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A hawk skims the water looking for prey. I find some consolation in seeing the winged hunter come up empty clawed. We are not the only ones without fishing success. Aside from another angling defeat and perhaps a bit too much rain — we quite enjoyed ourselves nestled into a postcard-perfect camping spot next to a glacier-fed lake with mountains and wildlife all around.

Such beauty is good for the soul—even young souls.

My Ten-year-old daughter Jemma has been praying fervently and working hard too.

A beautiful tree had its life cut short by a merciless chainsaw. Jemma has tenderly replanted it clawing out a hole with her bare hands. Getting down deep “to the good soil,” she tells me and all the while praying to Jesus that the tree might again have life.

“It will take a miracle,” I tell her.
“I know,” she says that’s precisely what she’s hoping for
A few of the greens remain on the extreme tips of some of the branches they haven’t entirely fallen off yet. But Jemma sees them as new life. She points to the last vestiges of greenery, “look, dad, it’s growing — see!”


Jemma tenderly places a daisy at the stump of the tree, beautifying the upturned soil and encouraging the severed sapling to defy the odds and grow. When my daughter finally crawls into our tent and comes to bed, I see her knees are darkened to near black—evidence of a days worth of praying and working hard for the resurrection.


She’s happy, she’s doing good work, and she believes.

Should I squash her faith and teach her the harsh realities of nature. Tough lessons about life and death? — No.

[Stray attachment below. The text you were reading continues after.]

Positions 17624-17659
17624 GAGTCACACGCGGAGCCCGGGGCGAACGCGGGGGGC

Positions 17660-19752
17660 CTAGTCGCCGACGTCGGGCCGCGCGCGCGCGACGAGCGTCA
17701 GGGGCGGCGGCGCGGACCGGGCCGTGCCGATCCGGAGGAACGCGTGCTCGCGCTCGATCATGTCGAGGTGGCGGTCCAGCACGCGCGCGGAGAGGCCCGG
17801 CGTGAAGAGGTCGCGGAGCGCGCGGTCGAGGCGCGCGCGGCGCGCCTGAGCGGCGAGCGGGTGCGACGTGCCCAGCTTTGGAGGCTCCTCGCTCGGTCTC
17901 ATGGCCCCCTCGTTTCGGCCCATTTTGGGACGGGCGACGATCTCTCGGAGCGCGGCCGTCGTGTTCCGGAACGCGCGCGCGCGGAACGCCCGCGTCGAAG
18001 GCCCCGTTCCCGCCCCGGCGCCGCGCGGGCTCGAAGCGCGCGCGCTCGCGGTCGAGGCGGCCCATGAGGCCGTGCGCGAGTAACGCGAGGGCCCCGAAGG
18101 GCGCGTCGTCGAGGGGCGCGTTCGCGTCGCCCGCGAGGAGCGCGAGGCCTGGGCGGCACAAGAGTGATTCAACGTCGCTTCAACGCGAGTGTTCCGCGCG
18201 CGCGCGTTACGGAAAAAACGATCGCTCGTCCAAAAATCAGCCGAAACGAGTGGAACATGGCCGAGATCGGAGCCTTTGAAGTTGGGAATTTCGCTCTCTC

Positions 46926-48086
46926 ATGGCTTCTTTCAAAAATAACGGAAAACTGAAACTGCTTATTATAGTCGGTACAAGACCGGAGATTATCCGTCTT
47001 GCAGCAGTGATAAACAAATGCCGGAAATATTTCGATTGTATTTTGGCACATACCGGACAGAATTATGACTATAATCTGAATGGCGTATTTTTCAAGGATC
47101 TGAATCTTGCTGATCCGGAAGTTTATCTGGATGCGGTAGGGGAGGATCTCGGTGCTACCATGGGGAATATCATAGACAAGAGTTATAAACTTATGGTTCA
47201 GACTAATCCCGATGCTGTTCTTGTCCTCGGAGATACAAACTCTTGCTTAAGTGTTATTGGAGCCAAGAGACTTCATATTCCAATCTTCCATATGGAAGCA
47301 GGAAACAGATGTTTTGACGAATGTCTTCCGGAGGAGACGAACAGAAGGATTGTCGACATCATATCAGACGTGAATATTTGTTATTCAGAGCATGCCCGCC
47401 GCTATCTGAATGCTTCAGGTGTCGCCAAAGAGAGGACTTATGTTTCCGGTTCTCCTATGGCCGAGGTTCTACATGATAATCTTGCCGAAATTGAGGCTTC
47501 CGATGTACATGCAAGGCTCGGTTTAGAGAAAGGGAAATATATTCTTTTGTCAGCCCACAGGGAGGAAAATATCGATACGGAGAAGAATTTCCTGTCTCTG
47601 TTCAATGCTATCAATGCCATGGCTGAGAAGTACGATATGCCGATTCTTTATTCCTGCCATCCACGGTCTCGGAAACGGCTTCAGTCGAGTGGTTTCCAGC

At 10, she already understands that things go away and don’t come back. She doesn’t need any more guidance about death.

This intuitive longing that lives in the deeper reaches of every human heart is not something best squashed. The unfolding trauma of life will do a good enough job-crushing it. I don’t need to help snuff out the flame.

Instead, this yearning is something to be listened to and cultivated. Religion of every kind exists because this longing to overcome death is real. It’s as real as it gets. Here at this campsite, in front of this dead tree, my daughter is connected to that longing, she should cling to it as long as she can, and I should help her.

Hope is alive in us all, we are wired to long for more. Could it be that there is something more, or better yet, someone more to whom all our hopes could be connected? Even our hope to overcome death, the great robber of all hopes?

If we take the time to listen to our insides and hear what our gut tells us, the answer is yes.

Will the tree, lovingly replanted, decorated, and fervently prayed over, but non the less decapitated from its roots just become firewood after we leave? Or will it rob death, and live on, a miracle answer to my daughter’s impassioned prayers? The tree may well end up in the fire ring with the next campers that come, but the hope that came alive in my daughter this week was beautiful and right and good. It’s the hope that challenges death itself, and that is something that must never die.